December 25 is a special day for people all over the world, with Christmas Day being celebrated with gusto as these words light up your screen.
Although today marks the anniversary of a certain religious birthday, plenty of famous footballers are celebrating their annual milestones also.
The now-retired playmaker was renowned for his extensive range of passing, movement off the ball and ability to get goals from midfield, and played in the English top flight for well over a decade.
McAllister started his footballing career for his hometown club Motherwell, impressing for the Fir Park club over the span of four years.
The attacking midfielder was soon signed up by Leicester City, and became an important member of the side in firstly Division 1 and then 2. His goalscoring record for a midfielder was excellent with the Foxes, and over the course of five seasons the scot netted over 50 goals.
A move to Leeds United in 1990 was to be the making of McAllister, who joined the newly promoted side and quickly formed a formidable midfield unit alongside Gordon Strachan, David Batty and Gary Speed. 1990 also marked the first time that the star would play for his country, making his debut against East Germany in a friendly.
After playing his part in leading the Elland Road club to fourth in their debut campaign back in the top flight, the 1991-92 season was one of the highlights of McAllister’s club career.
Alongside stars such as Eric Cantona and Lee Chapman, McAllister played a part in all 42 league games to see the Yorkshire club crowned as English champions for only the third time.
Despite winning the Charity Shield at the start of the following season, which was the first Premier League campaign, McAllister stayed with Leeds for a further four seasons but did not reach the heady heights of 1991-92 again.
A move to Coventry ensued, where the Scot would star over the course of four years. It was his final season in 1999-00, where McAllister scored 13 goals, that would convince Liverpool to make a surprise free transfer move for the midfielder.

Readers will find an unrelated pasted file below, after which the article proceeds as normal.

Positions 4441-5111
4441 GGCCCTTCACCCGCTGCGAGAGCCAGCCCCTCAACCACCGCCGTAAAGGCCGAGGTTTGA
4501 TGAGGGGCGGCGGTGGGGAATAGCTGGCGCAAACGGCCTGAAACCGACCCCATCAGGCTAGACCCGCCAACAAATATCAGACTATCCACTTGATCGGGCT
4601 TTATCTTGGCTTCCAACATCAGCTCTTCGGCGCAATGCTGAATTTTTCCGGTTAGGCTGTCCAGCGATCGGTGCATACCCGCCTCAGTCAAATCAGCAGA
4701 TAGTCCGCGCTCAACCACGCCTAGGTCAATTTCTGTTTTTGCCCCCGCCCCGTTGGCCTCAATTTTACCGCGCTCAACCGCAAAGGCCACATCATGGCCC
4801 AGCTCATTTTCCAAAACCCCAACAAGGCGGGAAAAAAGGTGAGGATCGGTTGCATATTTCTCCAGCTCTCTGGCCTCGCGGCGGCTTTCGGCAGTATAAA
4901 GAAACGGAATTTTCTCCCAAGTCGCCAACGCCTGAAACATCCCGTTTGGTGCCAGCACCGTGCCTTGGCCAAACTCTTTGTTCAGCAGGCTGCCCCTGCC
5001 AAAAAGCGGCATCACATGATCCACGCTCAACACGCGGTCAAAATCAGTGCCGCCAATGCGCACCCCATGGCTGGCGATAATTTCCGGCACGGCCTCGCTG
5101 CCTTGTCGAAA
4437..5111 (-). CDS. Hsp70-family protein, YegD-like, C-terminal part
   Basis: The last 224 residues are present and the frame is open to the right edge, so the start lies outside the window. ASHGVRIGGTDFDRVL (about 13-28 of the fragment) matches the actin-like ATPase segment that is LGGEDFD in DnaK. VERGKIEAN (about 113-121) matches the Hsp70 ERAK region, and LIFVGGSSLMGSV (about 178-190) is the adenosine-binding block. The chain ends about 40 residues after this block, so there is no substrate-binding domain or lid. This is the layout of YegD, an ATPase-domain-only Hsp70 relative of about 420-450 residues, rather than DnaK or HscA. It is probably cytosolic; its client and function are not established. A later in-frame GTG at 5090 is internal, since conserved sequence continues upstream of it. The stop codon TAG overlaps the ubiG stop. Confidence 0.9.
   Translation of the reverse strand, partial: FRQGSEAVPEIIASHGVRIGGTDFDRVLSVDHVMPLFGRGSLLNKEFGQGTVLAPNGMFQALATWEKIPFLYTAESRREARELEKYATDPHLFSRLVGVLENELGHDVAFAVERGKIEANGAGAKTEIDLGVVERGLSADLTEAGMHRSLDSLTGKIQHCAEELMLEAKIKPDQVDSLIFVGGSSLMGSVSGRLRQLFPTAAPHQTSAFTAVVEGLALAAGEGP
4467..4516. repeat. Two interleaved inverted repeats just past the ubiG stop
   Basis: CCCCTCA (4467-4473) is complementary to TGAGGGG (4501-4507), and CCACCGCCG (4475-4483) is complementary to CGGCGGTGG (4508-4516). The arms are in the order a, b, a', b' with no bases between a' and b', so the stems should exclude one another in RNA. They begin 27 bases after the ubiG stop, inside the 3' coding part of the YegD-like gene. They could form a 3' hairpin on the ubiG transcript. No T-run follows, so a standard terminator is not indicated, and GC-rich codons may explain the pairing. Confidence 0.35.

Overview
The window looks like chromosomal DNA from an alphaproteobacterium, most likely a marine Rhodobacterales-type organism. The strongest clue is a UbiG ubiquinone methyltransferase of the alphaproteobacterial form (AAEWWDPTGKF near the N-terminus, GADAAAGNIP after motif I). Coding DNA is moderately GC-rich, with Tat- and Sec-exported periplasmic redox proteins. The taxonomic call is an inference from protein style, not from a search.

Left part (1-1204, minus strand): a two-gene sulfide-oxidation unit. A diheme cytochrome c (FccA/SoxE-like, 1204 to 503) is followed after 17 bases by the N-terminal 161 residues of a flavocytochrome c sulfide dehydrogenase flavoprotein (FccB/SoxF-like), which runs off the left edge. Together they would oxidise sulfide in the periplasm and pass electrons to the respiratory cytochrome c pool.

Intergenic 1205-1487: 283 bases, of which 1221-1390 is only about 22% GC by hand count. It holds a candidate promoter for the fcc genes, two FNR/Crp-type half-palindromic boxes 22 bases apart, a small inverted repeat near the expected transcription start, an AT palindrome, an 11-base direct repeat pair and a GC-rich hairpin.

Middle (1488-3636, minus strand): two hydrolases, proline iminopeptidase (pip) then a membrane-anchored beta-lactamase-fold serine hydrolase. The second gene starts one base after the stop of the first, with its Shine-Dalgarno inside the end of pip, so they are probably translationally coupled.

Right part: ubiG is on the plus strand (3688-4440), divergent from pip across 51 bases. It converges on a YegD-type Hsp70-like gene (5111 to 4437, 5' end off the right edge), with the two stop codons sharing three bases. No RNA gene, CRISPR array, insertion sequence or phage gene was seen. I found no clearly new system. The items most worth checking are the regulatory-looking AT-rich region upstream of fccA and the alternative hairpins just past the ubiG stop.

At this stage, McAllister was 35 years old, and many questioned Gérard Houllier’s wisdom on taking a gamble on the veteran. However, the experienced midfielder produced some of his most memorable performances for the Anfield club in a massively successful spell.
In the 2000-01 campaign, the veteran was initially perceived as a fringe player, but ended up becoming an integral part of the Liverpool side that won three cup competitions; the UEFA Cup, FA Cup and League Cup.
The Anfield side won their first European trophy in 17 years on a fateful night in Dortmund, beating Alavés 5-4 in a thriller in extra-time. 36-year-old McAllister played the whole 120 minutes, scoring one of his side’s goals and was named man of the match.
This momentous night came only four days after the ageing Scot played a key role in Liverpool beating Arsenal 2-1 in the FA Cup final. McAllister also played the full 90 minutes against European champions Bayern Munich in the resulting 2001 Super Cup, which the English side won 3-2. He also scored a penalty in the Charity shield against Manchester United on Liverpool’s way to a 2-1 win the following campaign.
McAllister only played two years with the Reds but is regarded by many members of the Kop as a cult hero. A defining moment that saw the Scot inked into the club’s folklore was a spectacular 94th minute free-kick effort in the Merseyside derby against Everton in April 2001, seeing the Reds snatch a thrilling game 3-2.
McAllister made 57 appearances for Scotland over the course of his playing career, netting five times. Unfortunately at international level his defining moment was a negative one, with his penalty miss against the auld enemy England in Euro 1996 sure to stay with him for the rest of his days.
A fantastic footballer that played the game in great spirit – happy birthday Gary McAllister.